Learn through a combination of lectures, laboratory sessions and coursework
Gain experience collating and interpreting data, and reporting findings clearly and concisely
Degrees are awarded on the results of your written examinations together with continual assessments of your practical work and coursework
Contribute towards real-world research projects in your final year of study
Fees and funding
Fees will increase for each academic year of study.
Applications for our full-time undergraduate courses should be made through the Universities and Colleges Admissions Service (UCAS). Applications are online at: www.ucas.com. Full details on this process can be obtained from the UCAS website in the how to apply section.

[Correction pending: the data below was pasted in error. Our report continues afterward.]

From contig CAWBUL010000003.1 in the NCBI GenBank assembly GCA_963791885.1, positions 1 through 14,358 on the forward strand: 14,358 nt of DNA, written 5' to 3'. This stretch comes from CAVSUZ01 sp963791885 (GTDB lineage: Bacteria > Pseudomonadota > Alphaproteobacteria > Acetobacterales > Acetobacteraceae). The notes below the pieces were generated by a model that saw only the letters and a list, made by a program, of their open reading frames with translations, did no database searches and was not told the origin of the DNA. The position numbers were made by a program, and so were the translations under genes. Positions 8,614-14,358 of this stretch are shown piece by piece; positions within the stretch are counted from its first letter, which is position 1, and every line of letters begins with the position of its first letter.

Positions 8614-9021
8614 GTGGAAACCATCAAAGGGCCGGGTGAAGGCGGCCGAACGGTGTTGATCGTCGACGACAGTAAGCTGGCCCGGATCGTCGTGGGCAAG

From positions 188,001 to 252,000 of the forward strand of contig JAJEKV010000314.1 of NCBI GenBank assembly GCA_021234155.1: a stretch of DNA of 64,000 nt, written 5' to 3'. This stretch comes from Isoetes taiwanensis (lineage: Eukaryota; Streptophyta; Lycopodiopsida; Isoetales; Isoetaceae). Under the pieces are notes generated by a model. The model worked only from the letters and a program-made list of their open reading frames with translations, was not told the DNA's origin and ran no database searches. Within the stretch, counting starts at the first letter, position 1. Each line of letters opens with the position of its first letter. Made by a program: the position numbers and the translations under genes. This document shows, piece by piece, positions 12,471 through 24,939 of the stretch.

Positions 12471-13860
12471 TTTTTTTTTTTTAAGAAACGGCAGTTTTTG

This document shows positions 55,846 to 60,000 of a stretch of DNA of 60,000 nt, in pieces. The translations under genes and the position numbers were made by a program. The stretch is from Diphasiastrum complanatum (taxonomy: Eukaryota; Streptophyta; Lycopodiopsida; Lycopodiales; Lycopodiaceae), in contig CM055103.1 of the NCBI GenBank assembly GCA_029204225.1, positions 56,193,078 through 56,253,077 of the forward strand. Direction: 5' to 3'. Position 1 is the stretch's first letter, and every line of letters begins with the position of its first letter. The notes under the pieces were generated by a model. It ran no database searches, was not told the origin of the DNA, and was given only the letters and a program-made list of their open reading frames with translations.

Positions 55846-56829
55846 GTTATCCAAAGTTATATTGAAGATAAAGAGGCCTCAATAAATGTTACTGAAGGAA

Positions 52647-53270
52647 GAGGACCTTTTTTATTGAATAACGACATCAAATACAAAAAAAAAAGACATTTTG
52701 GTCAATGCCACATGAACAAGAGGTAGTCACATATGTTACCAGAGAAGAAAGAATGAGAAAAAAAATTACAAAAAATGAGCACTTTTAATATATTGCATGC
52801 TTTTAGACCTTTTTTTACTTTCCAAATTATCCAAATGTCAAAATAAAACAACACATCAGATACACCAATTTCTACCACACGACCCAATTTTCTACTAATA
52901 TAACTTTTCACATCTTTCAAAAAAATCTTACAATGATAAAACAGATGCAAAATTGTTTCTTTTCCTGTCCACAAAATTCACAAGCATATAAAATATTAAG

Our UK students, and some of our EU and international students, who are still at school or college, can apply through their school. Your school will be able to check and then submit your completed application to UCAS. Our other international applicants (EU or worldwide) or independent applicants in the UK can also apply online through UCAS Apply.
The UCAS code for our University of Essex is ESSEX E70. The individual campus codes for our Loughton and Southend Campuses are 'L' and 'S' respectively.
You can find further information on how to apply, including information on transferring from another university, applying if you are not currently at a school or college, and applying for readmission on our How to apply and entry requirements page.